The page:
const, which makes constant functions (always returning the same value).
Also, the use of the zero vector required me to use a
VectorSpace constraint in the type signature.
(I could have used
Num instead, but
Num requires more methods and so is less general than
The differentiable identity function plays a very important role. Its towers are sometimes called “the derivation variable” or similar, but it’s a not really a variable. The definition is quite terse:
dId :: VectorSpace u s => u :~> u dId u = D u (\ du -> dConst du)
What’s going on here?
The differentiable identity function,
dId, takes an argument
u and yields a tower.
The regular value (the 0th derivative) is simply the argument
u, as one would expect from an identity function.
The derivative (a linear map) turns a tiny input offset,
du, to a resulting output offset, which is also
du (also as expected from an identity function).
The higher derivatives are all zero, so our first derivative tower is
Returning, for a few moments, to thinking of derivatives as numbers, let’s consider about the function
f = \ x -> m * x + b for some values
We’d usually say that the derivative of
f is equal to
m everywhere, and indeed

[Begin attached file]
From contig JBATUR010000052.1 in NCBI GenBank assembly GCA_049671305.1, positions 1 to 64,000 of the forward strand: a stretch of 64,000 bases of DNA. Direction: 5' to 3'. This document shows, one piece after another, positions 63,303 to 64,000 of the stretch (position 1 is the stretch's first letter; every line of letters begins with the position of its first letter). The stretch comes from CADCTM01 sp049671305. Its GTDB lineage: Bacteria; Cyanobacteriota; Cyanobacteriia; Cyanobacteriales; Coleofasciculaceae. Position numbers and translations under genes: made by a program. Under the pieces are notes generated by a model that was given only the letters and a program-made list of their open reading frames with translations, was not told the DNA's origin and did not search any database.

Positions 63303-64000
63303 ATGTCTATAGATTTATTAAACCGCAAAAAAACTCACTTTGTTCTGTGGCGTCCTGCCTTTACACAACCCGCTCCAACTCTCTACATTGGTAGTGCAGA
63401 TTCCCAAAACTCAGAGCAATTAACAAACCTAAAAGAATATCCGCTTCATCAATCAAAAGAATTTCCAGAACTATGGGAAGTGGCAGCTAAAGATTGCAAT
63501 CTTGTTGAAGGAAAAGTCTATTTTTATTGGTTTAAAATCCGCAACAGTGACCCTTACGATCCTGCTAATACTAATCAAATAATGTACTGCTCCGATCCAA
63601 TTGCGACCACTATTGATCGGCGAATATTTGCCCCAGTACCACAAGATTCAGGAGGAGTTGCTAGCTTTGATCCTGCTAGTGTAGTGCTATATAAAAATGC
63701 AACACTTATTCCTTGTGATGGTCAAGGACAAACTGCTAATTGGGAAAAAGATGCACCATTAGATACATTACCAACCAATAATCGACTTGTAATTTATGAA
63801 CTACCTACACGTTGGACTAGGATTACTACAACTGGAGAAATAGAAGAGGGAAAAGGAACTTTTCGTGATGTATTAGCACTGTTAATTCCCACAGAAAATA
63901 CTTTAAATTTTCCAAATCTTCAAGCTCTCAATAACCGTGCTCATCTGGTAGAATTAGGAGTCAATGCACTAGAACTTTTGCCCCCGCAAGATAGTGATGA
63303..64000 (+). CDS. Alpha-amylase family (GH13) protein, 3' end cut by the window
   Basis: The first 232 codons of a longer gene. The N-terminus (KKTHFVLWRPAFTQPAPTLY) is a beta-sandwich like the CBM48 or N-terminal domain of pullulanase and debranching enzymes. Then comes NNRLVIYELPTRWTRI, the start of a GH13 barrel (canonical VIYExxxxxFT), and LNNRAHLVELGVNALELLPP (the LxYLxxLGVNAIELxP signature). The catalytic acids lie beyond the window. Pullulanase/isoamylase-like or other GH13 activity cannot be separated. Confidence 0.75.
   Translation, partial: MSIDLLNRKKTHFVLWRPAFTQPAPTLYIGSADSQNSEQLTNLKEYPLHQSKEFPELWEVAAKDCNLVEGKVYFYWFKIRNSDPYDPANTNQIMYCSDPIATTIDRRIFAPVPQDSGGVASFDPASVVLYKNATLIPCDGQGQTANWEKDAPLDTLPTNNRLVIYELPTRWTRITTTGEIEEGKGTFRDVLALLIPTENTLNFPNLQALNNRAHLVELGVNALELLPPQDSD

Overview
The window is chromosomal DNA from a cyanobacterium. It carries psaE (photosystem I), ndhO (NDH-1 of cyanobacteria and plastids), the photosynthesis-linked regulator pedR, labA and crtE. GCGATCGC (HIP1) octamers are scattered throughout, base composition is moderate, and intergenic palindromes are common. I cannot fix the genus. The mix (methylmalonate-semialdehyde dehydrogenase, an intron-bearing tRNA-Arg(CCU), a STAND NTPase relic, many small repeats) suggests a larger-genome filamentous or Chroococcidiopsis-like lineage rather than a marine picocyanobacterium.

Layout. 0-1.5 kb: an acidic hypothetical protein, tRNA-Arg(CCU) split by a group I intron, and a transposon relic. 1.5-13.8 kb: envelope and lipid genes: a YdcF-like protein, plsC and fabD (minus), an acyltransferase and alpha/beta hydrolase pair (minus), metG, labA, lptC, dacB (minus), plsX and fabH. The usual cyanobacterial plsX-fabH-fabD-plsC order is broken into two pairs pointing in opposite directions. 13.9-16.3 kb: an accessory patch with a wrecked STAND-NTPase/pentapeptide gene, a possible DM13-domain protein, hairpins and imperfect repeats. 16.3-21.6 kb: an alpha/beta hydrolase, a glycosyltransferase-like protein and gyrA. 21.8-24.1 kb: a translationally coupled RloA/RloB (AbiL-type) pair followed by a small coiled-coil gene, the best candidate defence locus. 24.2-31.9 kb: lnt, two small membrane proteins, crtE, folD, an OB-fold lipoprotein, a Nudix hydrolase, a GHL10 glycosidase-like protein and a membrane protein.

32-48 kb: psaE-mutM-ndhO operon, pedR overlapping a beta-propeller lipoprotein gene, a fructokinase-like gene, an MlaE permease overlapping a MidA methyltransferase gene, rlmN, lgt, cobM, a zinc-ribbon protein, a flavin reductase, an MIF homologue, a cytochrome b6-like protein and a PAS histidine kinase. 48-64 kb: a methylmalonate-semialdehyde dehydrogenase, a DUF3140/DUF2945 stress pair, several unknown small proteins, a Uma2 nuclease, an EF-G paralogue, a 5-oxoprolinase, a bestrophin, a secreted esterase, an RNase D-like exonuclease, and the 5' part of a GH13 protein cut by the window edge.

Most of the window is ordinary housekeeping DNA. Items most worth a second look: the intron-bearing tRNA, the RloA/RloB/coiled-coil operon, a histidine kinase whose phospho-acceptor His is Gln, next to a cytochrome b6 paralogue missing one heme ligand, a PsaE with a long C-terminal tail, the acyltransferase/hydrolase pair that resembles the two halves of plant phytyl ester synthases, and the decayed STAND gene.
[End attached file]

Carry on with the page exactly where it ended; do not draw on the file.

f can be interpreted as a line with (constant) slope
m and y-intercept
In the language of linear algebra, the function
f is affine in general, and is (more specifically) linear only when
b == 0.
In the generalized view of derivatives as linear maps, we say instead that the derivative is
\ x -> m * x.
The derivative everywhere is almost the same as
If we take
b == 0 (so that
f is linear and not just affine), then the derivative of
f is exactly
Consequently, its higher derivatives are all zero.
In the generalized view of derivatives as linear maps, this relationship always holds.
The derivative of a linear function
We can encapsulate this general property as a utility function:
linearD :: VectorSpace v s => (u :-* v) -> (u :~> v) linearD f u = D (f u) (\ du -> dConst (f du))
dConst here sets up all of the higher derivatives to be zero.
This definition can also be written more succinctly:
linearD f u = D (f u) (dConst . f)